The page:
When it comes to investing in stocks, there are many factors to consider. First, you have to be aware that this is your money that you are investing so this is a leap of faith that can either reap great benefits or be a grave mistake. You also want to take into consideration the fact that you are competing with professional traders and institutional investors who have strong experience and various ways of analyzing stocks. Luckily, there are ways for you to also make a simple analysis to make sure you are making a smart investment.
Looking at the Growth of Revenues and Profits
These are some important fundamentals to begin with. You want to look at the trends of revenue and profit for the stock you are investing in. One source for this information can be your brokerage, as well as many of the free investment websites around the web. You will want to look at both annual and quarterly histories and you want look for both the revenues and profits over periods of time as well as any trends of growth. Don’t get initially discouraged if you see one bad year or bad quarter. However, if you see a more recent negative trend, then you might want to reconsider this investment.
Now that it has passed the revenues and profits test, you want to look to the ratios. There are three noteworthy and easy to use ratios to consider which are the price/earning ratio, the “acid test”, and the book value by share. Starting with the price/earnings ratio or PE ratio, this will tell you how the share price relates to the company’s profits. The PE ratio also can vary by sector however, if one company is a ar outlier from its industry peers, then that can be a sign of an upcoming price swing. Next, we have the “acid test.” Also known as the quick ratio, this is a measure of liquidity so it divides current assets by current liabilities to better understand the company’s ability to pay its bills. Finally, there is the book by value share ratio. Warren Buffett championed this an an important factor because it shows the value of assets on the books after taking out liabilities.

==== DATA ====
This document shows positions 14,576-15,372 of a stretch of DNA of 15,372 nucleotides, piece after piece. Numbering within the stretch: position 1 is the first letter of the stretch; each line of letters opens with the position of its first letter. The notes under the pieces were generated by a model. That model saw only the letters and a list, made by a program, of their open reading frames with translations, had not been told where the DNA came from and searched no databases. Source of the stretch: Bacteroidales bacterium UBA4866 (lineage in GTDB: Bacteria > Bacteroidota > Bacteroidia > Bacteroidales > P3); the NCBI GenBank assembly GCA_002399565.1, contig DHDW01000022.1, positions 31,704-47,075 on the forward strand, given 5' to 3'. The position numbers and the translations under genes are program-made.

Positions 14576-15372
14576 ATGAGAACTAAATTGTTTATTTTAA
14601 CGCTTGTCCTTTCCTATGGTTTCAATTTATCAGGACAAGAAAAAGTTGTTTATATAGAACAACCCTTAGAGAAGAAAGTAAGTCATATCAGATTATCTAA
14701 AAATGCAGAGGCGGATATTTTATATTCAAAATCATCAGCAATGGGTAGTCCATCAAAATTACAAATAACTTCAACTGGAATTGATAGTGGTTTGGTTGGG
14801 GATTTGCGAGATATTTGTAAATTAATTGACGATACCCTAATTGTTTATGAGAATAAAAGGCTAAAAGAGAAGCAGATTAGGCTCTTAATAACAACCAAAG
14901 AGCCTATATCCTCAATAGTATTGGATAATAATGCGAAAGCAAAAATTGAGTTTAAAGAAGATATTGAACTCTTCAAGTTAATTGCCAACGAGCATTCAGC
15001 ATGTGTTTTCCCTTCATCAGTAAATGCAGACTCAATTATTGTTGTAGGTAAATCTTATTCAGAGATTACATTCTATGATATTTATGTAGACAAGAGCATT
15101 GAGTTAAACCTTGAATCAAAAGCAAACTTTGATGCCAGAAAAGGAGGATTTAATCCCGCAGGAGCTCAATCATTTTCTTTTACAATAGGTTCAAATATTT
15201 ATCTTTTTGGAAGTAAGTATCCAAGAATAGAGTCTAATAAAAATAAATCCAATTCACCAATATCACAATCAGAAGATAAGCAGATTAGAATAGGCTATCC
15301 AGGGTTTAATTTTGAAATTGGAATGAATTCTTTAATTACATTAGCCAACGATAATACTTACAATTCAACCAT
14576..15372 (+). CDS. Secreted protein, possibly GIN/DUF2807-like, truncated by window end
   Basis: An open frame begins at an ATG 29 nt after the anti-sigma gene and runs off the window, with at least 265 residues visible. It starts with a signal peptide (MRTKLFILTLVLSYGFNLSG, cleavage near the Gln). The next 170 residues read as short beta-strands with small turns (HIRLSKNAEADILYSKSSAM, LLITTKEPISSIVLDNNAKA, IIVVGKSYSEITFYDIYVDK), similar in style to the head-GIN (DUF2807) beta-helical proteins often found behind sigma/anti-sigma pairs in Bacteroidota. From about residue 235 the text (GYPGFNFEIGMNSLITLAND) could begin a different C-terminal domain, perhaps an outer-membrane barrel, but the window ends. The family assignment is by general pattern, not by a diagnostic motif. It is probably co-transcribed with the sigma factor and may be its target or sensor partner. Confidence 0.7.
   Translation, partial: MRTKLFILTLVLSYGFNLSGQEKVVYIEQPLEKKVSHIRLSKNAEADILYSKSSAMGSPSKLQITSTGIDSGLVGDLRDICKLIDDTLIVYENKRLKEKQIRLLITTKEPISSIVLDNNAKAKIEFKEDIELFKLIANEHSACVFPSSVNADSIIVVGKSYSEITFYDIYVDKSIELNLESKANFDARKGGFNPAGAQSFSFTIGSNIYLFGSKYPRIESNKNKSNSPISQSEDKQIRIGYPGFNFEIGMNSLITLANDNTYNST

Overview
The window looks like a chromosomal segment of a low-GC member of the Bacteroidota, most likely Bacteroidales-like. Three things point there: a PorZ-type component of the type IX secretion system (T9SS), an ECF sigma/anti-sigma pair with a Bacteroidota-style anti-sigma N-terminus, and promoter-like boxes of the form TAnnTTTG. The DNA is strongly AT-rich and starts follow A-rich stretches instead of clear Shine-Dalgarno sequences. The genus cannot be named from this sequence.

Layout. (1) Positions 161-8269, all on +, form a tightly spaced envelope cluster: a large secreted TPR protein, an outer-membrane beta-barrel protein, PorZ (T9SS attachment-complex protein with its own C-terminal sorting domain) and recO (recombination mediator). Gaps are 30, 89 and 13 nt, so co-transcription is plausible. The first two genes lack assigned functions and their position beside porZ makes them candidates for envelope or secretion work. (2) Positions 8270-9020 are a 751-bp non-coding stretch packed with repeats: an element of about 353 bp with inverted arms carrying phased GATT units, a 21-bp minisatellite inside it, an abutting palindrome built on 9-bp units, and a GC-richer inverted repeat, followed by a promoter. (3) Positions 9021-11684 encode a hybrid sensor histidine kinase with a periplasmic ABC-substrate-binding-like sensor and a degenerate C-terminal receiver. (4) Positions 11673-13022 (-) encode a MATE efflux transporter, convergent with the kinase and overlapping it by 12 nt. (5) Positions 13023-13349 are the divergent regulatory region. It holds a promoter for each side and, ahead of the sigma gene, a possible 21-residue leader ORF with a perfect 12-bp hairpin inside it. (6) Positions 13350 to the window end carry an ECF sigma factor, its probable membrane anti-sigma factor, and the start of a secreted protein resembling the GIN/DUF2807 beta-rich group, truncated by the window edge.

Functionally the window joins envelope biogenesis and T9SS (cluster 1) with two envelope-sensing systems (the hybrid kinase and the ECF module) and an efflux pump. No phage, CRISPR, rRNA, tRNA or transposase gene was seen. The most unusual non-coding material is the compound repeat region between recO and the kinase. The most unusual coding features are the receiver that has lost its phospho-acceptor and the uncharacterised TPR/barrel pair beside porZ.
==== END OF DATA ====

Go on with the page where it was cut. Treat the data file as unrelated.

Having looked at the fundamental analyses with revenues and profits and ratios, you also want to consider the technical indicators. One great technical indicator is the Bollinger Bands which was named after analyst, John Bollinger. This looks at three key technical indicators which are, the moving average and upper and lower bands based on statistical analysis of recent results. So in the end it will show you the likely upper and lower price points with an average in the middle. The general rule of thumb is that you want to avoid buying if the current price is above the upper band and seek to buy if it is below the lower band.